There’s also the larger and handsome DS 5 crossover hatchback, which mixes dramatic styling with a premium interior.
Despite sharing most of its engines and underbody mechanicals with the ordinary C4, the DS 4 isn’t exactly a conventional family hatch. It is described by Citroën as a hybrid of saloon, coupé and compact 4x4; effectively then, it’s a high-riding five-door hatch with the kind of profile silhouette you’d expect from a two-door 2+2. To exacerbate that further there is a more rugged Crossback.
The entry-level DS 4 gets a 1.2-litre PureTech petrol with 128bhp and 169lb ft of torque. There’s also a 1.6 HDi 120 petrol with 118bhp and 221lb ft starting off the diesel contingent. Further up, there’s a 2.0-litre HDi producing 148bhp and 178bhp respectively, while topping the range is a 1.6-litre turbocharged THP petrol producing 160bhp and 205bhp.
Despite Citroën’s claims, the DS 4’s resemblance to a standard C4 is too close for comfort from some angles. Particularly from the front, where headlights and a bonnet borrowed wholesale from the lesser car do nothing to distinguish its heritage.
Moving around the car you begin to see points of difference, but you’re left wondering if the cumulative aesthetic effect is quite special enough. Bespoke design points are present, especially around the rear flanks, but they’re difficult to spot.
There’s a little bit more uniqueness inside the car. The pleated ‘habana’ brown leather and patterned console and door-handle trims in our initial test car looked rich and expensive, and were reminiscent in part (not least thanks to the distinctive colour) of the Infiniti EX37, which is praise indeed.
An extra-long windscreen extends backwards over the driver’s head, removing the header rail from limiting your forward visibility, and there are various interior lighting flourishes such as a strip of LEDs along the base of the windscreen, and instruments whose backlight colour you can change at your whim.
The DS 4’s driving position is improved by the car’s higher-than-normal driver’s seat, but don’t expect SUV-like practicality elsewhere. The rear seats offer limited knee and headroom, and there’s no more boot space than in a regular hatch.
As for trims there is five trims - Elegance, Performance Line, Prestige, Crossback and Crossback Terre Rouge. Entry-level models come equipped with 17in alloy wheels, automatic lights and wipers, electrically heated and folding mirrors, panoramic windscreen and rear parking sensors as standard on the outside, while inside there is dual-zone climate control, height adjustable front seats and Citroën's 7.0in touchscreen infotainment system complete with sat nav, DAB radio, USB connectivity and smartphone integration.
Upgrade to Performance Line and the DS 4 gains 18in alloy wheels, aluminium pedals and front sports seats with massage function, while opting for a Prestige model gets you LED headlights and foglights, keyless entry and start, a reversing camera, front parking sensors, a leather upholstery and a blindspot monitoring system.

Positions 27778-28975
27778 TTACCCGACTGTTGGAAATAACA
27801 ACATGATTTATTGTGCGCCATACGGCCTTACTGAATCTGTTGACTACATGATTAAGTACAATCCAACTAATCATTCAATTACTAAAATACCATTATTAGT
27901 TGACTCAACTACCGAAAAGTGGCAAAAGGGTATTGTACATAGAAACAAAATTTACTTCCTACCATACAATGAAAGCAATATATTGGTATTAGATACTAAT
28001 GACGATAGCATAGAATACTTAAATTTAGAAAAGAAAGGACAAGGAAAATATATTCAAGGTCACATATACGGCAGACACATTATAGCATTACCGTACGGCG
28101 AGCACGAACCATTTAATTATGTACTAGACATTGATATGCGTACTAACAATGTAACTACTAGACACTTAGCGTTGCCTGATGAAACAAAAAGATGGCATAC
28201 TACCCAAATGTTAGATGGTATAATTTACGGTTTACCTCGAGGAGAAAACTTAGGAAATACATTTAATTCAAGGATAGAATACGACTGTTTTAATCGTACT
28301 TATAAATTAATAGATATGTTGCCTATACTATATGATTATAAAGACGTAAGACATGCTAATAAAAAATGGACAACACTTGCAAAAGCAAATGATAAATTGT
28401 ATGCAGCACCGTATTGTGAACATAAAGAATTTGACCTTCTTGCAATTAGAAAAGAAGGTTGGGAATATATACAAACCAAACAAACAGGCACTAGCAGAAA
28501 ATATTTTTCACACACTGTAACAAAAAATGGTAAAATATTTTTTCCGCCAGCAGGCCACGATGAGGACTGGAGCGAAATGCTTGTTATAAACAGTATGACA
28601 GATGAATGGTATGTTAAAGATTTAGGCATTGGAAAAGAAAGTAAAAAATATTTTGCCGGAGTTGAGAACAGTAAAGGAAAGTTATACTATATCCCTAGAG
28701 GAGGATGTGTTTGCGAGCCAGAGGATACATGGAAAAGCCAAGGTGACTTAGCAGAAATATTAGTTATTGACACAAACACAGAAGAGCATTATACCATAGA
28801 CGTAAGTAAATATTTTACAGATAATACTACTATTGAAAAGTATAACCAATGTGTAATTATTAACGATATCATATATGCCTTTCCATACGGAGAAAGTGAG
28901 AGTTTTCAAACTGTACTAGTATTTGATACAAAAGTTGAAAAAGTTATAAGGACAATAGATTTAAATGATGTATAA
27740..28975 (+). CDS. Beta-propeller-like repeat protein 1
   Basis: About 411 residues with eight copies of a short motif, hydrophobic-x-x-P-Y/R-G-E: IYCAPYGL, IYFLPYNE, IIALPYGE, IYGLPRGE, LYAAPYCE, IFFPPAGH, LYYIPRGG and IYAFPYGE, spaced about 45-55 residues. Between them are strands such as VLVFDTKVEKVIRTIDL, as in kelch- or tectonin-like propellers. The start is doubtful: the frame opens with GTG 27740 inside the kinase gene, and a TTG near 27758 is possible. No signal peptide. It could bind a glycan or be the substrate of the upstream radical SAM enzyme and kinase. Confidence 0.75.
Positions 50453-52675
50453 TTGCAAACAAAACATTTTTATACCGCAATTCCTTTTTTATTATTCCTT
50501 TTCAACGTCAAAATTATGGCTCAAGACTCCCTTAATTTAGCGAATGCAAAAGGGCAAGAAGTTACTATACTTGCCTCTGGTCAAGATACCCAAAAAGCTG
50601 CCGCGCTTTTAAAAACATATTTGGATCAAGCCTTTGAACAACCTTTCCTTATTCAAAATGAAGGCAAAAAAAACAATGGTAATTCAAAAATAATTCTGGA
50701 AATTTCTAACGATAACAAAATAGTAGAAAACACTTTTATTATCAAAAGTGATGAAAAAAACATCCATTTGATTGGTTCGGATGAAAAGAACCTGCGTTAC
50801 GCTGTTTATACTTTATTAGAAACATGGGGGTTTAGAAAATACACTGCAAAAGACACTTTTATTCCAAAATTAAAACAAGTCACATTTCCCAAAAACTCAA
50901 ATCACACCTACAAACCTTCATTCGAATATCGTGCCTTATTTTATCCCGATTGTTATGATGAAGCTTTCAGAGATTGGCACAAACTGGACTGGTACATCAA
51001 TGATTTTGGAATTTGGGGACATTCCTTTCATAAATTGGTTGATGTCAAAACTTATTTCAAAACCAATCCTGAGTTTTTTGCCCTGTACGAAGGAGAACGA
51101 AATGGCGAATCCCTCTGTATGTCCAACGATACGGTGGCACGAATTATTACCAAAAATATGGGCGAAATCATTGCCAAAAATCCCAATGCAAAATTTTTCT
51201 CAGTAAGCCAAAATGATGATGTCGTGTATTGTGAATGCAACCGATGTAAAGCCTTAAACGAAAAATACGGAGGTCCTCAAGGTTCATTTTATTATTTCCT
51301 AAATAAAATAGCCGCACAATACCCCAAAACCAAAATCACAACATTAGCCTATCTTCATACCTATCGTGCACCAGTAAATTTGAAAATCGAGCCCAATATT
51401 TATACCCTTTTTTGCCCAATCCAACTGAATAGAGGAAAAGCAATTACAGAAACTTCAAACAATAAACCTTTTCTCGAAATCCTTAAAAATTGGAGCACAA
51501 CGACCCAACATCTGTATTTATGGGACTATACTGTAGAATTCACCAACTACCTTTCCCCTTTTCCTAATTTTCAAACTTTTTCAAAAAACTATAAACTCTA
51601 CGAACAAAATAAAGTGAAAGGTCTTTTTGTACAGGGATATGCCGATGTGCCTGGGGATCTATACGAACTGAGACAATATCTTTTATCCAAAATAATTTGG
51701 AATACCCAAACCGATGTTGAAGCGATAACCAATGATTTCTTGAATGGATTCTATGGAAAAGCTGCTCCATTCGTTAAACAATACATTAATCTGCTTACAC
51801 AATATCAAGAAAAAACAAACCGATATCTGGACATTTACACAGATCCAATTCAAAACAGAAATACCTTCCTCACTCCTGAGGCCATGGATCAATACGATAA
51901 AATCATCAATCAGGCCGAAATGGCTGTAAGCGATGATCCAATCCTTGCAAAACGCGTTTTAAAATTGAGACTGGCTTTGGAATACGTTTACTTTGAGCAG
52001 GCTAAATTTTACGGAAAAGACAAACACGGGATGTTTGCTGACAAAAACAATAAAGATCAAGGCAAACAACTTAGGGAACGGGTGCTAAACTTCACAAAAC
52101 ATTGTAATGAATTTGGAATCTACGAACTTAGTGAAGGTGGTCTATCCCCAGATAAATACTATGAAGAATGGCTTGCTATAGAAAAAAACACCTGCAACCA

The more rugged DS 4 Crossback gets aluminium roof bars, gloss black exterior details and a raised ride height, while the Terre Rouge includes 18in alloy wheels, a leather upholstery, parking sensors, a reverse-dipping mirror and a bespoke orange paintjob.
So does the driving experience make more sense? Well, unlike the cabin fittings, it’s a far cry from the one you’ll find in a standard C4. In pursuit of more driver involvement, Citroën has substituted the regular car’s electric power steering system for an electro-hydraulic system, which is quicker and much heavier.
Making a higher-riding car with a more dynamic drive wasn’t an easy brief, and it will surprise few that Citroën has had limited success. The DS 4 has decent body control and a low-frequency lope to its primary ride quality over longer wave crests and undulations that makes it pretty comfortable over smooth surfaces. It is at least a fairly comfortable cruiser, only blighted by some oddly-placed seat controls.
Performance is as strong as you’d want it to be, at least with the 197bhp engine of our test car, and gearshift quality is good. Our experience of the DS 4 equipped with the 161bhp 2.0-litre diesel proved mostly positive. It's an extremely refined unit for starters, which offers excellent cruising potential.
There are the obvious economy benefits to having the diesel, with Citroën claiming 55.4mpg. But the HDI engine has a frustratingly narrow powerband; all of its 251lb ft seems to arrive in an instant which can make for awkward progress when combined with the long ratios of the six-speed gearbox.
Over rough surfaces, the DS 4 feels unsettled and lacking in composure. Hit a short sharp bump and the relative crudity of the DS 4’s torsion beam rear suspension makes itself felt as the chassis thumps noisily. At higher speeds, the same kind of rough roads upset the DS 4’s vertical body composure, and can cause the wheels to part company with the Tarmac entirely.
Our test car’s 19-inch wheels with 40-profile tyres must have been of little help to its rolling refinement, and lower-spec examples may indeed ride better. We expect none of them will have the kind of dynamic polish we hoped, however, based on the start made with the DS 3.
If you like the novelty that the DS 4 represents, and don’t really care about how it handles or how comfortable your friends are in the back seats, then you will not be disappointed by much of the above. But if, like us, you’re more interested in buying a car that has simple, objectively measurable talents, you’ll struggle to see the point.
The DS 4 isn’t distinctive enough and is too short on practicality, refinement and dynamic deportment to deserve recommendation for other reasons. It’s different, sure; but that’s not quite enough.